Danish researchers have found that agriculture can reduce its greenhouse gas emissions by 50 per cent using the new SkyClean technology. At the same time, we can introduce "climate neutral aviation fuel". Now, a new report shows that SkyClean is likely to be cheaper for society – also cheaper than other technologies with a comparable potential.
A new report from Ea Energy Analyses shows that the Danish technology “SkyClean” can deliver a large climate reduction, and the socioeconomic cost is lower than that of other climate technologies with a comparable potential.
“There is a very good rationale for storing CO2 and for producing green fuels with the SkyClean technology”
“Compared to other realistic alternatives, our report clearly shows that there is a very good rationale for storing CO2 and for producing green fuels with the SkyClean technology,” said Hans Henrik Lindboe, Partner, Ea Energy Analyses.
The SkyClean technology is developed by the Danish cleantech inventor and wind energy pioneer Henrik Stiesdal, CEO of Stiesdal A/S. The technology uses straw and slurry from agriculture to produce climate neutral aviation fuel and to bind carbon in the soil.
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How it works
Plants consist largely of carbon that they absorb in the form of CO2 from the atmosphere. As the plants grow in the spring, the CO2 content of the atmosphere decreases because part of the carbon is fixed in the plants. When the plants shed their leaves or die in the autumn, the plant material decomposes and the carbon is returned to the atmosphere as CO2. The same happens in agriculture when the straw is plowed down, and when biogas extracted from slurry is burned in engines or in gas furnaces.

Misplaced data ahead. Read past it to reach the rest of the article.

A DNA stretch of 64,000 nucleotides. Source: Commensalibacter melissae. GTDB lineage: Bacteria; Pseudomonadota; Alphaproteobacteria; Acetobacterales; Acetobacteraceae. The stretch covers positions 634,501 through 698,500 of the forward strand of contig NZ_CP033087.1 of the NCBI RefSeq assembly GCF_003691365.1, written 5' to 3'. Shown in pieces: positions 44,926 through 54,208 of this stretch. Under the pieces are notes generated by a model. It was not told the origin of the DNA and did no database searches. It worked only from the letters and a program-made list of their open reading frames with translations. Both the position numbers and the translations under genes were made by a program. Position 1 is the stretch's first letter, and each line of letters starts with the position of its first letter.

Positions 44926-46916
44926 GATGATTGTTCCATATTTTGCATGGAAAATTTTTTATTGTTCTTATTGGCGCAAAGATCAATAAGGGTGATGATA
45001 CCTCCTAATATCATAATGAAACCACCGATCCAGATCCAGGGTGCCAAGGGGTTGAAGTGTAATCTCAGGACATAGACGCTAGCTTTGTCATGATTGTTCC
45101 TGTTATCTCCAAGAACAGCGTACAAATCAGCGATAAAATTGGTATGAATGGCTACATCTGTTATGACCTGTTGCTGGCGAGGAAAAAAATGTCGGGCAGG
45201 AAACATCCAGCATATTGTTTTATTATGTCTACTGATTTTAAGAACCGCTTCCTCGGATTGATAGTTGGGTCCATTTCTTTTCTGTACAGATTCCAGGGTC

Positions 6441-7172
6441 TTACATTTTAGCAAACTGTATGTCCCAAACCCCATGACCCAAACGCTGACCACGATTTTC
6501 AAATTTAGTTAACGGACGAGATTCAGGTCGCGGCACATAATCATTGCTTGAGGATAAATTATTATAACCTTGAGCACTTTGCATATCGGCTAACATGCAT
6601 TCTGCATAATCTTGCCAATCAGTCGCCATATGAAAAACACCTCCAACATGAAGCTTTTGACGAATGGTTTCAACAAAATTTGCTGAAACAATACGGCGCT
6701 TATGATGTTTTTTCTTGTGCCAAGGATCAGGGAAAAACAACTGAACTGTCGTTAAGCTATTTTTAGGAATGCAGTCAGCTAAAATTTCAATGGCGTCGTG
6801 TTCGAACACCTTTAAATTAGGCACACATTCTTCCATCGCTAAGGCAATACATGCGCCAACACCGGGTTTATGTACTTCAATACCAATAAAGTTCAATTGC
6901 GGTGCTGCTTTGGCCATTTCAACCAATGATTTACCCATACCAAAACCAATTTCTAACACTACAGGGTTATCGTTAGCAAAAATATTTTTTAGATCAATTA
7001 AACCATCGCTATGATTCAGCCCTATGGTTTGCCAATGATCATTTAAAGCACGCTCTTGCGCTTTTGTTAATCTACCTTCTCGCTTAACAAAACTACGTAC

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With the SkyClean technology, we can avoid that the total amount of carbon from agricultural surplus straw and residual fibres from biogas plants return to the atmosphere as CO2. Instead, part of the carbon is converted to aviation fuel while the rest is permanently bound in the form of bio coal, which contributes to the carbon content in the agricultural soil instead of decomposing.
“The straw and residual fibres are converted in a pyrolysis process where oil and gas are produced from about 50 per cent of the carbon. We have already come a long way with the development of the pyrolysis process and trials with bio coal production at the Technical University of Denmark’s campus at Risø,” said Jesper Ahrenfeldt from the Department of Chemical Engineering.
Could be a serious ‘game changer’
Stiesdal Fuel Technologies is now ready to build the first SkyClean pilot plant. The purpose of the pilot plant, which will have an output of 2 MW, is to refine the technology so that all elements in a series-produced plant can be tested.
“If all goes well, then next year we can start with a full-scale prototype of a series-produced plant with 10-40 MW power. And with a little luck, we can start delivering commercial plants in 2023,” said Henrik Stiesdal.
Danish Agriculture & Food Council (in Danish)
Danish Agriculture & Food Council